Deborah A. Kelly writes: Crazy Love, a memoir by Leslie Morgan Steiner, is a stark reminder that domestic violence is not the exclusive purview of the poor or of immigrant cultures. Steiner reminds us that violence within romantic relationships can happen to anyone and anywhere, even trust-fund Harvard grads with promising careers. The physical and emotionally abusive love that Steiner shares with her readers is astounding in its simplicity and complexity. It is simple because the violence is clear and brutal: silver photo frame smashed over her head, clenched fists punched into face, cold gun held to her head. Complex because the emotional manipulation perpetrated by her husband is subtle and crafty. He isolated her from friends, made her quit her job, moved her to another state, nicknamed her Retard. Under the guise of conducting research, Steiner tracked down an assistant professor pursing a Ph.D. on the behavioral psychology of batterers. Primed with interview questions, Steiner learned: 1) of primary importance is that the batterer accept responsibility for his actions, and 2) even upon those rare cases of acceptance, most batterers keep on battering those they love. "Men I work with," said the assistant professor, "cannot separate intimacy from abuse."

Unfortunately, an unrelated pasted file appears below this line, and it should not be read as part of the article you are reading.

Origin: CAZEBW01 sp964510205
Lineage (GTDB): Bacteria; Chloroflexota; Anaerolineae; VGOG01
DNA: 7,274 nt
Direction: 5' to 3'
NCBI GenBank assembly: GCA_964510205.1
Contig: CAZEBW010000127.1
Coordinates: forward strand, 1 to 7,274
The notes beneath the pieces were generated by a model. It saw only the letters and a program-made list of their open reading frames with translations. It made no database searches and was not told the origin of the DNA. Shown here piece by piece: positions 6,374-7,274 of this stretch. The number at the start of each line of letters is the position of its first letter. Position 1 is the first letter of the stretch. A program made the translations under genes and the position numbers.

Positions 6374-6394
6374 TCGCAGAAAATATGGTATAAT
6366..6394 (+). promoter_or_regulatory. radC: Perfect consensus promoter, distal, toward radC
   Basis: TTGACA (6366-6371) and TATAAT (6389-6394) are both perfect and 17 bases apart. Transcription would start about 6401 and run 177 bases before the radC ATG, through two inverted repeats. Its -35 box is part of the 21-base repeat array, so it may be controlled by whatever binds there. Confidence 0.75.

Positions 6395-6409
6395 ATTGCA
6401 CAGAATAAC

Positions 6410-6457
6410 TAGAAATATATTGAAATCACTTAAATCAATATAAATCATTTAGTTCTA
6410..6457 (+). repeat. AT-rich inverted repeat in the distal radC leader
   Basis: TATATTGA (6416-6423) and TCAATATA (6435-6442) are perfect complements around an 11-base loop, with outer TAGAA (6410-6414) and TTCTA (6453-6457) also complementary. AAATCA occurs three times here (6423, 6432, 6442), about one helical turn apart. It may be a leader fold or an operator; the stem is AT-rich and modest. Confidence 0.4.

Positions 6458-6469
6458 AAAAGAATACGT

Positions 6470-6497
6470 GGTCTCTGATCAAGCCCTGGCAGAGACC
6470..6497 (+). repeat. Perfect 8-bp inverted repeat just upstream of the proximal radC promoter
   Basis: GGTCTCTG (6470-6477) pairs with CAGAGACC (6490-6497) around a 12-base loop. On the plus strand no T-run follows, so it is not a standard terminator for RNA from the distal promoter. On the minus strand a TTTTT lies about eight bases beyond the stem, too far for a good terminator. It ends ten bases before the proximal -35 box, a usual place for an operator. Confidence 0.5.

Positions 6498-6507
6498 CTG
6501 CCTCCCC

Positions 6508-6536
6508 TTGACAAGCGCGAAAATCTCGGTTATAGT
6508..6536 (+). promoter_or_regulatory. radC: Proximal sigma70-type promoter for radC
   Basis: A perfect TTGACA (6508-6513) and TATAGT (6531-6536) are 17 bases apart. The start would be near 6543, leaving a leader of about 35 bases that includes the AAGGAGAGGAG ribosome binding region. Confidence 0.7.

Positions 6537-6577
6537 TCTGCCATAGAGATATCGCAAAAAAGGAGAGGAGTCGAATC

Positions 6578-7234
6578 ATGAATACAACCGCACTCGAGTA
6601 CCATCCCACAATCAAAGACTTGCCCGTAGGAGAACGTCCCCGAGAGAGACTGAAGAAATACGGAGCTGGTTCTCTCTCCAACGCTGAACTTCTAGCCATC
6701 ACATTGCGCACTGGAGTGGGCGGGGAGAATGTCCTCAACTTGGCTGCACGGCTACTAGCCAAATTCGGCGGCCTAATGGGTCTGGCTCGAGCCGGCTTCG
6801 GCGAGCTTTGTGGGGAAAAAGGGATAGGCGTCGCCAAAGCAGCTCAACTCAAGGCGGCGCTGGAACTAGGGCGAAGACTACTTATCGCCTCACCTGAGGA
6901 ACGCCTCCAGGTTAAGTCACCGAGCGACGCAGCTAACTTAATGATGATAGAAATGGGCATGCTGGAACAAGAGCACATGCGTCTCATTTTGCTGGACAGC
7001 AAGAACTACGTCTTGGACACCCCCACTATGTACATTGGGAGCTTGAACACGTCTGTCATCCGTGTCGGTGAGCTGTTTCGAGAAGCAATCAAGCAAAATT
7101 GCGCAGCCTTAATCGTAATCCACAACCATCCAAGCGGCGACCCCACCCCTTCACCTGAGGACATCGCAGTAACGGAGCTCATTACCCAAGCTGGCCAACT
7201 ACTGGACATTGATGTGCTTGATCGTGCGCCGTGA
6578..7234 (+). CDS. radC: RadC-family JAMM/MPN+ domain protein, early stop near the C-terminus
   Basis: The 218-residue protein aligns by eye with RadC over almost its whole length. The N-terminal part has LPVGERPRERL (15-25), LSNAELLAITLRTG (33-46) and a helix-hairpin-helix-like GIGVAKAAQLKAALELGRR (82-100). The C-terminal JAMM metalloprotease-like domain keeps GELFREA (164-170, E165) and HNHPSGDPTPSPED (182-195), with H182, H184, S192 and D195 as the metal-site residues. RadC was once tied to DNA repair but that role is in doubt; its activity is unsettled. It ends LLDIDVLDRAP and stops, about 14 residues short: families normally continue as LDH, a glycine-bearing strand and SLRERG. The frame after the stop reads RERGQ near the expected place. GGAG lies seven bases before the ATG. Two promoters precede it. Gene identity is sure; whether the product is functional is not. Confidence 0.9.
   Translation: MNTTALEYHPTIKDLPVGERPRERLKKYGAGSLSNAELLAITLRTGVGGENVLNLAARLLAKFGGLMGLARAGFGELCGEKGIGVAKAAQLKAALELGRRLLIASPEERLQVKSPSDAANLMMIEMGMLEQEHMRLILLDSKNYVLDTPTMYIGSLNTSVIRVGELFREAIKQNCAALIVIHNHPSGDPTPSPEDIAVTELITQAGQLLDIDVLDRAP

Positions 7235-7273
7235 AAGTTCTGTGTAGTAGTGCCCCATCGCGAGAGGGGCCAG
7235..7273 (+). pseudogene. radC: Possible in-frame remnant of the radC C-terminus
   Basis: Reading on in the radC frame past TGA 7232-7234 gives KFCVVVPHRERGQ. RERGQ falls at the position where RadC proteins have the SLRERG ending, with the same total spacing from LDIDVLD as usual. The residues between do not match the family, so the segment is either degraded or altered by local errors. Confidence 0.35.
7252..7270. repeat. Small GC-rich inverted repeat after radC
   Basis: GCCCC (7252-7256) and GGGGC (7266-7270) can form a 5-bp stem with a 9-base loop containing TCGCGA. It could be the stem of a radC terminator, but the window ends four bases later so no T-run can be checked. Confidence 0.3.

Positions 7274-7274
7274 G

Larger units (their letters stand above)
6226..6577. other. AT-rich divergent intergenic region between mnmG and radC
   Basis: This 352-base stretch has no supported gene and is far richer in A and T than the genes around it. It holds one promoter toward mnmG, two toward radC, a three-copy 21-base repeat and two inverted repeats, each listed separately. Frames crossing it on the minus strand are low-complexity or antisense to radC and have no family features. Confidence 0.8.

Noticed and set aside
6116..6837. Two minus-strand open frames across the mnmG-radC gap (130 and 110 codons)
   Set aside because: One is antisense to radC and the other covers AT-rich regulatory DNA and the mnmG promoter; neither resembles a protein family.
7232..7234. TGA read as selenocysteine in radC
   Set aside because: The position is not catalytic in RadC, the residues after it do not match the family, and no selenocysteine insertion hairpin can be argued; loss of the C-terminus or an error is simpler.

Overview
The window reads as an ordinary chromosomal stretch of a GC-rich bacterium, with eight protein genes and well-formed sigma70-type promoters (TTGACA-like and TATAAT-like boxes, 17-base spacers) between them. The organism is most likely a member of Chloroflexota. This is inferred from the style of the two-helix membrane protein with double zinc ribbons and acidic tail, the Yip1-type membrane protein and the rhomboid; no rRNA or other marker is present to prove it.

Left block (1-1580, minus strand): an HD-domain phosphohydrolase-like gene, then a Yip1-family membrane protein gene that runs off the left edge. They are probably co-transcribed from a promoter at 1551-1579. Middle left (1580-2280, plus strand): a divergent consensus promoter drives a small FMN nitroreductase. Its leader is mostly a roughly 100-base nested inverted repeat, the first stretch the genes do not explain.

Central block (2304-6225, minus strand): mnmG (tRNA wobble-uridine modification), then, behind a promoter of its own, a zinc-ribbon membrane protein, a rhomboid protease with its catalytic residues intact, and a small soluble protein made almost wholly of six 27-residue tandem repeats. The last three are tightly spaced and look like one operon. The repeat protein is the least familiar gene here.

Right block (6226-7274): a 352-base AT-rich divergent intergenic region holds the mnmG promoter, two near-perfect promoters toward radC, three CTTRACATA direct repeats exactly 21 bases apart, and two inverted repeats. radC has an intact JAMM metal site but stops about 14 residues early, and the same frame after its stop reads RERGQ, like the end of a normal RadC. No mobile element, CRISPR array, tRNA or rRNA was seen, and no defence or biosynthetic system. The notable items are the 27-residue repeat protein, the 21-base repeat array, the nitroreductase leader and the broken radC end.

During a visit to a marriage counselor, Steiner’s husband told her to stop pushing his buttons. He said that the purpose of the counseling was to improve their communication, and handed Steiner a list of conversational subject matters she must avoid. Steiner, confused, thought they were seeking counseling so he would stop hitting her. It occurred to her that this was not a man who was accepting responsibility, rather one that still believed she was to blame for his violence. Later, Steiner opted for a restraining order and a divorce. Steiner recounts, "I will probably always flinch when a man, any man, raises his voice, whether it's in a boardroom or my backyard." The high price she paid for marrying an abusive man is less than most pay. She recognizes that by proclaiming profound luck to have, while in her twenties, learned to recognize, and stay away from, abusive men. Others should be so lucky.